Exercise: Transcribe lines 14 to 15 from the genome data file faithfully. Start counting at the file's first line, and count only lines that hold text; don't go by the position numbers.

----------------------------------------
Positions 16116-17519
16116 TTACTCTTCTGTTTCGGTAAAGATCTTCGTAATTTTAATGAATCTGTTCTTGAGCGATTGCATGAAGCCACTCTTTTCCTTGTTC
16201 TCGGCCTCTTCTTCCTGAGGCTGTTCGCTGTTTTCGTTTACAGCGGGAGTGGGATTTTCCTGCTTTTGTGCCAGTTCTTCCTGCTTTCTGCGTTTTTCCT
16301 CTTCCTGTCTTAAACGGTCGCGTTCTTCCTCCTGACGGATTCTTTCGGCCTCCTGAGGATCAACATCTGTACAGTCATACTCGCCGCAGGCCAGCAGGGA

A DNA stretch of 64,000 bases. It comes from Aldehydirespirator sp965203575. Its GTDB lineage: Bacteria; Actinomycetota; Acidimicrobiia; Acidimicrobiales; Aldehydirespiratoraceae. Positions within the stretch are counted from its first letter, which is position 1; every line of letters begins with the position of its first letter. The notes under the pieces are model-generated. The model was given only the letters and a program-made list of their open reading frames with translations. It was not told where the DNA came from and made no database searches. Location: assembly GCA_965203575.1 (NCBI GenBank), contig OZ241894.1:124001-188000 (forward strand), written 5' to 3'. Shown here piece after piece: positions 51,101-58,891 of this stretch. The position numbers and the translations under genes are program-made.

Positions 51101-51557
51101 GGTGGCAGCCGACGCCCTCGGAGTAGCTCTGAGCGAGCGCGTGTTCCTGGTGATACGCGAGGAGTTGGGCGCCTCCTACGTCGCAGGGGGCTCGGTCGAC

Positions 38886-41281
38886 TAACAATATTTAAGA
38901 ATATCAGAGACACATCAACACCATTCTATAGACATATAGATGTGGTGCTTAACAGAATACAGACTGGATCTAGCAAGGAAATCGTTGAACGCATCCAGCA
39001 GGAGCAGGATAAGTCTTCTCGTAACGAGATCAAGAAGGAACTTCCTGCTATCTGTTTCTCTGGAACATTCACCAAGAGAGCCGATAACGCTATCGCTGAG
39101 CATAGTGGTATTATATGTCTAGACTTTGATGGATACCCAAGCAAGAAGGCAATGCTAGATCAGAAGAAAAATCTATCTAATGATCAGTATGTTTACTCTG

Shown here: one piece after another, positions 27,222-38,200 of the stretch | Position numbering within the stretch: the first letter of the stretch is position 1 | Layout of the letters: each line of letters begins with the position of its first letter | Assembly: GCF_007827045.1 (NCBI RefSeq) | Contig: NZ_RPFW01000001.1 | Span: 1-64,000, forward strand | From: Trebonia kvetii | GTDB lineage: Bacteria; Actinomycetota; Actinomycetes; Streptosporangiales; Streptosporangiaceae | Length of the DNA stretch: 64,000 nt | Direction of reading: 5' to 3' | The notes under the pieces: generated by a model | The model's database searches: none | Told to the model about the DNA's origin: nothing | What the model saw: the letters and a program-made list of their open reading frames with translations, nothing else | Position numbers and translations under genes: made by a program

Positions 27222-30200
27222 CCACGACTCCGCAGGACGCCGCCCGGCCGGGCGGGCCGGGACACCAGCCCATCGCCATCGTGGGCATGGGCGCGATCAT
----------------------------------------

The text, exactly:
Positions 27222-30200
27222 CCACGACTCCGCAGGACGCCGCCCGGCCGGGCGGGCCGGGACACCAGCCCATCGCCATCGTGGGCATGGGCGCGATCAT